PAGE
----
Delaware & Hudson Canal, Ellenville, NY (1900)
Watercolor on paper, 8 1/4" x 11 5/8"
Painter Edward Lamson Henry was a preservationist who treasured the United States’ eighteenth century past. In addition to faithfully depicting nostalgic and historical scenes, he actively worked to preserve landmarks such as Independence Hall in Philadelphia. Henry sat on the cusp of modernity, his genre scenes alternating between capturing innovations in infrastructure and the enduring charm of an American past.
Henry was born in Charleston, South Carolina, in 1841. He came to New York at the age of seven, and studied with landscape painter Walter M. Oddie beginning at age fourteen. Henry then received two years of instruction from Paul Weber at the Pennsylvania Academy of the Fine Art. During several years abroad in Paris, Henry became a student of Charles Gleyre and Gustave Courbet, and made sketching trips across the Continent. Upon his return to New York, he established himself in the Tenth Street Studio Building. Beginning in 1972, he became a summer resident of the art colony in Cragsmoor, New York, and moved there permanently in 1883.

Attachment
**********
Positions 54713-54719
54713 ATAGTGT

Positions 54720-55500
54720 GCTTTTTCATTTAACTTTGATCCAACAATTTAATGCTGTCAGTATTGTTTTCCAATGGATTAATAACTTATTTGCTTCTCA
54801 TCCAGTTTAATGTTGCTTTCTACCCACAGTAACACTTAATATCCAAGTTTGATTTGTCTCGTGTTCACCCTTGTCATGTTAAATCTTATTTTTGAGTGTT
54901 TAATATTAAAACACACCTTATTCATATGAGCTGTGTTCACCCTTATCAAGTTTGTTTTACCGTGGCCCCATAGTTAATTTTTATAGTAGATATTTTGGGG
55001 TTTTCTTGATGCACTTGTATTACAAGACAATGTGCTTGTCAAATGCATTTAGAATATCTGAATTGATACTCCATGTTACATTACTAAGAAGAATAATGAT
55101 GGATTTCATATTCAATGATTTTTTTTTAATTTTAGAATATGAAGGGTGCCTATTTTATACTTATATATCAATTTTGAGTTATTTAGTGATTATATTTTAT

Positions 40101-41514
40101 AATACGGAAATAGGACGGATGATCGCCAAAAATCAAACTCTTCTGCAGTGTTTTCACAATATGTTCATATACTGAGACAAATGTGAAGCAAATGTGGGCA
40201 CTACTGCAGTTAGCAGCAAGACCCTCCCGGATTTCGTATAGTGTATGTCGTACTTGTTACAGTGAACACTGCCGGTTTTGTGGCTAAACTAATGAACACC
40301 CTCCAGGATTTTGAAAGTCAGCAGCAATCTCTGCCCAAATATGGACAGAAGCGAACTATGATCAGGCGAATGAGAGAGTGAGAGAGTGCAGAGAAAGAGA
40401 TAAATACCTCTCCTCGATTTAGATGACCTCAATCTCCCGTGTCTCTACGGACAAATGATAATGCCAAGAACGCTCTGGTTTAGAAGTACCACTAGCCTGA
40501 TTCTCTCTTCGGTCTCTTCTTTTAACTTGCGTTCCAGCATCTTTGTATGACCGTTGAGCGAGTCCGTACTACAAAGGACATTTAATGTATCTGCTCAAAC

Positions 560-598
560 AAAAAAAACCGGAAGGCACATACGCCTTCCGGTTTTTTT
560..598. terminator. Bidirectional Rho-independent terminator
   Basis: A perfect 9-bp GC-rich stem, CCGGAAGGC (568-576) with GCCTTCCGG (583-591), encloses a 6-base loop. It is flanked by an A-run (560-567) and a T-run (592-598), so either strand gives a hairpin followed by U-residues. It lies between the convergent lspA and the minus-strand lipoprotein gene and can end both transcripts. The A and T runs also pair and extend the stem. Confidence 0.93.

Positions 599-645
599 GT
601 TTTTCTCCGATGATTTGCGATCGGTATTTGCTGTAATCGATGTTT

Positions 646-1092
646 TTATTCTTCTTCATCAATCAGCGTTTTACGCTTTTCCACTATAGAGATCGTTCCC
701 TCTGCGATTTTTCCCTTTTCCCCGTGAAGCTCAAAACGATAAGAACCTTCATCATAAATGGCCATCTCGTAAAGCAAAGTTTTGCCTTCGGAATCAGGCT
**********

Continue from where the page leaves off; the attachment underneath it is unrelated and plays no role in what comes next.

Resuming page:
Henry exhibited annually at the National Academy of Design in New York, beginning in 1861, where his works were well received by collectors. His works were shown at the Brooklyn Art Association regularly from 1863 to 1884, and were included in shows at the Boston Athenaeum and the Paris Expositions Universelles of 1878 and 1889. Henry joined the National Academy as an associate in 1867, becoming an academician two years later. His achievements in painting were marked with an honorable mention at the Paris Exposition of 1889, and with medals at international exhibitions in New Orleans (1885), Chicago (1893), Buffalo (1901), Charleston (1902), and Saint Louis (1904).
Throughout his life, Henry was a dedicated collector of American antiques, including Colonial furniture, ceramics, costumes, and textiles. These objects often appeared in his paintings, composing a vision of earlier times. In his preservationist efforts, he was also known to have kept bits of buildings condemned to demolition. This care and concern translated to his sensitive depictions of Americana. He died of pneumonia in 1919.
Written by Zenobia Grant Wingate